Yes, individuals assigned male at birth (AMAB) who identify as transgender women or non-binary transfeminine individuals (MTF) can undergo breast augmentation surgery without hormone therapy. Breast augmentation surgery, also known as augmentation mammoplasty, involves the use of implants or fat transfer to enhance the size and shape of the breasts.

While hormone therapy is a common step in the transition process for many MTF individuals, it is not a requirement for breast augmentation surgery. The decision to undergo hormone therapy or any other aspect of gender-affirming care is highly individual and can vary based on personal preferences, medical considerations, and specific goals.

It’s important for individuals considering breast augmentation surgery to consult with a qualified plastic surgeon experienced in transgender healthcare. They can provide guidance and assess individual circumstances to help make informed decisions about the best course of action, including whether hormone therapy is necessary or recommended in conjunction with breast augmentation.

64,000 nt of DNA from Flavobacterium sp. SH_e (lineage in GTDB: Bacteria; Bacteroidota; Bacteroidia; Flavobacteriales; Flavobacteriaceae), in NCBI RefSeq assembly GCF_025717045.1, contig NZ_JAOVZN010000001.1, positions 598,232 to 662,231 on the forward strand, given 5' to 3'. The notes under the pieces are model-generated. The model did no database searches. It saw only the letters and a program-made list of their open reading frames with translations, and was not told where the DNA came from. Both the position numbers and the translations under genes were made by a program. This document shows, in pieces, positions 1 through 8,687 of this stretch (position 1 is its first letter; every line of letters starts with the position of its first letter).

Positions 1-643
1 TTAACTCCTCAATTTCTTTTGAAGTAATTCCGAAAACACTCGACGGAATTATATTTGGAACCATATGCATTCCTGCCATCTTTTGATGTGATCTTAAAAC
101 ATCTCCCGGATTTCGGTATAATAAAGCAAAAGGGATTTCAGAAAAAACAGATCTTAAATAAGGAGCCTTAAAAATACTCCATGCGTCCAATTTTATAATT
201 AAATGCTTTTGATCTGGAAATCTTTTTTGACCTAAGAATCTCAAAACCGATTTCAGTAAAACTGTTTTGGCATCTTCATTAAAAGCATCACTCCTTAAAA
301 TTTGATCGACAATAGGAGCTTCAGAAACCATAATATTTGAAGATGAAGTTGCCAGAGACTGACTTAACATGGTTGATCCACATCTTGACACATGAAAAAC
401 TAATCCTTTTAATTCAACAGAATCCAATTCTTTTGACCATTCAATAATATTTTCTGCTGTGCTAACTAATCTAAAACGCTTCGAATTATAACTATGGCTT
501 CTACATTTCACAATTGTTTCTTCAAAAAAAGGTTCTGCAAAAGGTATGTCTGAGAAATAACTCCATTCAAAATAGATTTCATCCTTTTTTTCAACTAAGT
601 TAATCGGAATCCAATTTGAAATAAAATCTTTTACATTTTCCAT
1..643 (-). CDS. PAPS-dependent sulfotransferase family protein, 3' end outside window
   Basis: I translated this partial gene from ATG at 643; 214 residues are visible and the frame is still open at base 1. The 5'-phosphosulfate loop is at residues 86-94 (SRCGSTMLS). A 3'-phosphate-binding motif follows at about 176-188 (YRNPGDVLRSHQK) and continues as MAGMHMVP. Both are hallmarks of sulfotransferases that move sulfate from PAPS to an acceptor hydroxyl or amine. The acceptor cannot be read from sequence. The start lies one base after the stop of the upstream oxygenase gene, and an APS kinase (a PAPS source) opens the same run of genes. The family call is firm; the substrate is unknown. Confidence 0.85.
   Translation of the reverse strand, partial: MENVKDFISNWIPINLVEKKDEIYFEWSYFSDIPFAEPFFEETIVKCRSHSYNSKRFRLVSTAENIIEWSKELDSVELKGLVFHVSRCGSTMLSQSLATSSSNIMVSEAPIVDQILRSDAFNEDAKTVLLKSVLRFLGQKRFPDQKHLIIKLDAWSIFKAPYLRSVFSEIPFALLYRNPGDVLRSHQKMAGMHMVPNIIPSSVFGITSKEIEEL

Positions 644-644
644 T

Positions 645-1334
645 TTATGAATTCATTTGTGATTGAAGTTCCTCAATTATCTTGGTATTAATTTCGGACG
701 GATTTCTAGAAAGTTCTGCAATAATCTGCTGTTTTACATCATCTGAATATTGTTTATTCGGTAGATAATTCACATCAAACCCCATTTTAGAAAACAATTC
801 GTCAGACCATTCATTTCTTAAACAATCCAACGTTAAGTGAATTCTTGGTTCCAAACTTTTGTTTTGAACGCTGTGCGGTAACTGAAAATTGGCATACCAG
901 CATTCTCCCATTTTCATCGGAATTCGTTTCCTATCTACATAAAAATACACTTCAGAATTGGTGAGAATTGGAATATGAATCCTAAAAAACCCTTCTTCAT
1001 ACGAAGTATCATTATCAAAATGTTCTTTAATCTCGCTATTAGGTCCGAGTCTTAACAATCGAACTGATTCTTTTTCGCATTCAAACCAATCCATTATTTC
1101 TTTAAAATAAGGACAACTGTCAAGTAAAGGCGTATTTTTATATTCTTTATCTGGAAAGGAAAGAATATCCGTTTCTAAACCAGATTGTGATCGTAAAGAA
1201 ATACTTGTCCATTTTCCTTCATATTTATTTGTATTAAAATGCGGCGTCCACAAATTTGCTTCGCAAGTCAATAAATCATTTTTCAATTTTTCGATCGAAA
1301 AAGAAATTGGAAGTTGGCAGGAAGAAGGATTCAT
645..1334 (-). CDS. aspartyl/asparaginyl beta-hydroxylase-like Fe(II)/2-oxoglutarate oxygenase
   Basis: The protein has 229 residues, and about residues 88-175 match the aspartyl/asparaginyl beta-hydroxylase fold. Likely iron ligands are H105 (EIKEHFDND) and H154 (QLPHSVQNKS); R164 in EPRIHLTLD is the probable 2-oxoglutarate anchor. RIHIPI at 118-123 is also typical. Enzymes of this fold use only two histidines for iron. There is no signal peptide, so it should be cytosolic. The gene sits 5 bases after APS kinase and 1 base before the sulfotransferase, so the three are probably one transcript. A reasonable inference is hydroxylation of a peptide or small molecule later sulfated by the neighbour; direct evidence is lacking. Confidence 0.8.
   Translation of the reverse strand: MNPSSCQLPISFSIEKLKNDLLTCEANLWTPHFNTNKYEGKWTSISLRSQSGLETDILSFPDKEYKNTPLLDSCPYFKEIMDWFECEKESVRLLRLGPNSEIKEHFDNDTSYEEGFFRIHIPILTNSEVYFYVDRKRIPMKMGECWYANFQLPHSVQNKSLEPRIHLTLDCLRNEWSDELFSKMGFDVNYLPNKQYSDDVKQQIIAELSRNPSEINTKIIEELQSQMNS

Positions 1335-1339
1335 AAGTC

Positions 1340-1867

Yes, MTF individuals can undergo breast augmentation surgery without hormone therapy. However, there are a few things to consider before making this decision.

  • Limited natural breast growth. Without estrogen, there is limited natural breast tissue development. This means that the implants will need to be larger in order to achieve the desired size and shape.
  • Pliable skin. Estrogen can help to make the skin more pliable, which can make it easier to place the implants and achieve a natural-looking result. Without estrogen, the skin may be less pliable, which could lead to a less desirable outcome.
  • Risk of complications. Breast augmentation surgery is a major surgery with some risks, such as infection, bleeding, and complications with the implants. These risks may be slightly higher for individuals who do not undergo hormone therapy.

Ultimately, the decision of whether or not to undergo breast augmentation surgery without hormone therapy is a personal one. You should discuss the risks and benefits with your doctor to make the best decision for you.

Here are some additional resources that you may find helpful:

  • The Trevor Project:
  • GLAAD:
  • Trans Lifeline: